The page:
Let’s hear it for everyone in bacterial businesses.
On Monday, the United States will pay tribute to American workers by giving many the day off. Labor Day is always the first Monday in September, and this year it falls on September 3rd.
Just as you might expect, we at uBiome naturally take our hats off to the American workforce, of which we’re proud to be a part.
And also, just as you might expect, we’re particularly keen to take our hats off to those American workers who work with bacteria, one way or another.
So here it is:
The Ultimate uBiome Labor Day Top Seven List of People Who Work With Bacteria (snappy, huh?)
Although the most important microorganism in brewing is yeast – actually a microscopic fungus – many brewers also make use of Lactobacillus bacteria.
It consumes sugars in wort, which is the liquid extracted from the mashing process during beer brewing.
During this procedure, lactic acid is produced, lowering the pH of the brew, and leading to the signature tang of German beers like Gose and Berliner Weisse.
Cheers, American brewers. We do like a good signature tang.
Bakers of bread also depend on yeast.
However, particularly in the production of sourdough bread, bacteria also plays an important part, and just as in brewing, it’s our friends the Lactobacilli that find their way into sourdough culture, leading to a characteristic crusty loaf with a chewy bite and a sharply acidulated tang.
Sourdough bread dates back not just centuries, but millennia. In fact, very early examples have been excavated in Switzerland, dating all the way back to 3700 BCE. Rather stale, we imagine.
May we propose a toast, therefore, to all American bakers?
There would be no cheese without bacteria.
Alongside milk, rennet, and salt, these four ingredients are all you need to produce cheese.
Some varieties of this tasty dairy product are made with dozens of species of bacteria, and not surprisingly, the species you add can contribute greatly to the smell, taste, and appearance of the end product.
Propionobacter shermanii, for example, digest acetic acid, converting it to sharp, sweaty-smelling propionic acid and carbon dioxide.
The CO2 gives Swiss cheeses such as Emmental their holes, while the propionic acid leads to an underarm-like odor (a good thing, we’re assured, by connoisseurs).
Cheesemakers of America, we think you’re grate.
A 21st-century occupation if ever there was one, those who make vaccines are looking into the use of bacterially-produced antigens as an alternative to the use of chicken eggs.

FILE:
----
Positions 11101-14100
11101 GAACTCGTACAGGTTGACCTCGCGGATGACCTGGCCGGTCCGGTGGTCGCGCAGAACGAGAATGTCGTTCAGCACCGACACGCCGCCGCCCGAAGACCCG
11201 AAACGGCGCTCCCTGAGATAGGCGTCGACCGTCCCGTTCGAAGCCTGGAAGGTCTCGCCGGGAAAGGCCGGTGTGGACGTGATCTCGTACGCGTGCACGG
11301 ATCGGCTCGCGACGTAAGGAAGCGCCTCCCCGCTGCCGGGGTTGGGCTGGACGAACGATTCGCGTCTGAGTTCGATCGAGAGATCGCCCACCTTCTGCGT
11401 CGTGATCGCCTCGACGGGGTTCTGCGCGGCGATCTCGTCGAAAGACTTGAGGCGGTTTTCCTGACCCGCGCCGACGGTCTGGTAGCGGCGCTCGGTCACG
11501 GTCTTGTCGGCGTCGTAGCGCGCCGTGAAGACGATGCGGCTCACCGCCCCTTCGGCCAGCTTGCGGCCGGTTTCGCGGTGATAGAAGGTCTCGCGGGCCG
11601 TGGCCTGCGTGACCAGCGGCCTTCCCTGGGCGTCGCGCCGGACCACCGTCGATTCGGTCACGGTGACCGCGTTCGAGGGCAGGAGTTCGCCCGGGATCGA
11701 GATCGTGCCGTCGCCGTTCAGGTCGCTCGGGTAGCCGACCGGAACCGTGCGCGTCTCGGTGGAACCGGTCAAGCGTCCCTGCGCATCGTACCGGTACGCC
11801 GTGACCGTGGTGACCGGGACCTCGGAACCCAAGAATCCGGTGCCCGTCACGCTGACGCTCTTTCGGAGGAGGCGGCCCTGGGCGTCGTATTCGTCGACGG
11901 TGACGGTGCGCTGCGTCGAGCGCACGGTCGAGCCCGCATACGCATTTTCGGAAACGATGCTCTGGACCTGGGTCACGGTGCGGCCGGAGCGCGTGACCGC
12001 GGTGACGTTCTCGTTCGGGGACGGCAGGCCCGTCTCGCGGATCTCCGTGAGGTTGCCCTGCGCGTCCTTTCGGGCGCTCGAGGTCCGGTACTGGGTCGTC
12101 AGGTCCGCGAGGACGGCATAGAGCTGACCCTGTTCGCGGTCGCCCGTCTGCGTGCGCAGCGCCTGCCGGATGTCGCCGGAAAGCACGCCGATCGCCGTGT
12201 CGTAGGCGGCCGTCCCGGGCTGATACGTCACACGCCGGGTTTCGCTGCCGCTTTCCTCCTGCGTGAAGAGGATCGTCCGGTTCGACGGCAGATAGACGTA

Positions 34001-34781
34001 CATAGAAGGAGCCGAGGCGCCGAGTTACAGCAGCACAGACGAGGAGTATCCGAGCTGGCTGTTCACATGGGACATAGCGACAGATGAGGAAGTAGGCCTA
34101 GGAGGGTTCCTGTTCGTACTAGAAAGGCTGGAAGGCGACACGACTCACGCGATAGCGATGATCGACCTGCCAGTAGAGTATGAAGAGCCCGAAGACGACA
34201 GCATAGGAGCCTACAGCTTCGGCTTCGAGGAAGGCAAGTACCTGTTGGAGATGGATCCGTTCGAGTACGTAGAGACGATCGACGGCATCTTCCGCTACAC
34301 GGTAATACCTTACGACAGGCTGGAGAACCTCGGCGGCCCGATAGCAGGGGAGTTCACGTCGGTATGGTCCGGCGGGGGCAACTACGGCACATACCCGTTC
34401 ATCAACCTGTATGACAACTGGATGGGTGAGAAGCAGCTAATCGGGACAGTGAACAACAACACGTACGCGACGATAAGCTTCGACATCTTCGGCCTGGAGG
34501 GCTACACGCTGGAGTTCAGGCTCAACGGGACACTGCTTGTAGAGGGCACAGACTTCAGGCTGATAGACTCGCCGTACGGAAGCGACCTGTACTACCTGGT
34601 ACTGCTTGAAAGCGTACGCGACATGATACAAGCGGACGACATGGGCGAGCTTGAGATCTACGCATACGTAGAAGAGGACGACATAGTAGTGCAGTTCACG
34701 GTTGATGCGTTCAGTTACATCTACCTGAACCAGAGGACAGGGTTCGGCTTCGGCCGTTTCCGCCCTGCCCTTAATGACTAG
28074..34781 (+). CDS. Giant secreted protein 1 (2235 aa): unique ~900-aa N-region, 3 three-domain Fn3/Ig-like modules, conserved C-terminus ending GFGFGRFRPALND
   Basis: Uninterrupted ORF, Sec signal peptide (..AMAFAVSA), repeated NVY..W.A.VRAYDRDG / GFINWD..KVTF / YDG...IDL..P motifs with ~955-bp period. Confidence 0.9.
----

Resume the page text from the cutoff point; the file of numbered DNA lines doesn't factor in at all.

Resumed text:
For 60 years, flu vaccine, for example, has traditionally been manufactured using fertilized embryonic eggs.
In fact, every year, hundreds of millions of chicken eggs are used for this purpose.
However, the use of bacteria to create antigens could put an end to this rather awkward-feeling practice.
American vaccine makers: you fine folk are not to be sneezed at.
5. Biofuel technicians
Researchers are using the tools of synthetic biology to manipulate the genes of Escherichia coli so that this very common bacteria can consume vegetation, producing diesel and other hydrocarbons.
E. coli, although a common (and safe) inhabitant of the human gut at low levels, can also be a source of food poisoning, so it’s particularly exciting it can also be turned into a force for good.
Scientists at UC Berkeley have created genetically modified E. coli that consume sugar, and secrete engine-grade diesel.
No refining is necessary: this biofuel simply floats to the top of the fermentation vat where it can be scooped up and used.
US biofuel technicians, you so fire us up.
6. Leather workers
Among all those who work in bacteria-related professions, perhaps leather workers most deserve their day off on Monday.
Converting animal skins into leather requires the use of some harsh chemicals, including those traditionally used for the pretty self-explanatory, but graphic-sounding, “hide unhairing.”
These substances include lime and sodium sulfide, which frankly make for a fairly extreme depilatory preparation. Definitely not something you’d want to use in the bathroom.
But now, scientists in India have uncovered a way to harvest enzymes produced by Bacillus crolab bacteria to enable hide-unhairing to be carried out more safely, and in a more environmentally-friendly way.
Interestingly, the Bacillus crolab were first isolated from soil around a canal, where a meat stall had previously been located.
Finding safer ways to “unhair” has to be good news for those engaged in processing hides.
Leather workers of America, we’ve really taken a shine to you.
7. Lab scientists
Finally, let’s salute those who, like our own team, work with bacteria all day.
Unlike Victorian experimenters, who often simply rolled up their sleeves to work at the kitchen table with little regard for contamination, today’s lab scientists operate with strict procedures and rigorous hygiene controls.
Of course, it’s vital that scientists don’t get contaminated by the substances they’re working with, but in many instances (uBiome’s for example) it’s also critical that there is no contamination in the reverse direction.
Enormous care is taken to ensure that rogue DNA cannot get from one sample to another, nor from the scientist to the sample.
One example of this is that the robots in our lab squirt their way through huge volumes of single-use pipettes.
Each interacts with one sample only, then is disposed of.
Fortunately, the same isn’t true of our lab team, who are quite the opposite.
This Labor Day, laboratory scientists of the US, we raise our (safety) glasses to you.
In fact, whatever work you do, whether it’s paid or unpaid, to do with bacteria or not, our very best wishes – and thanks – to you for next Monday.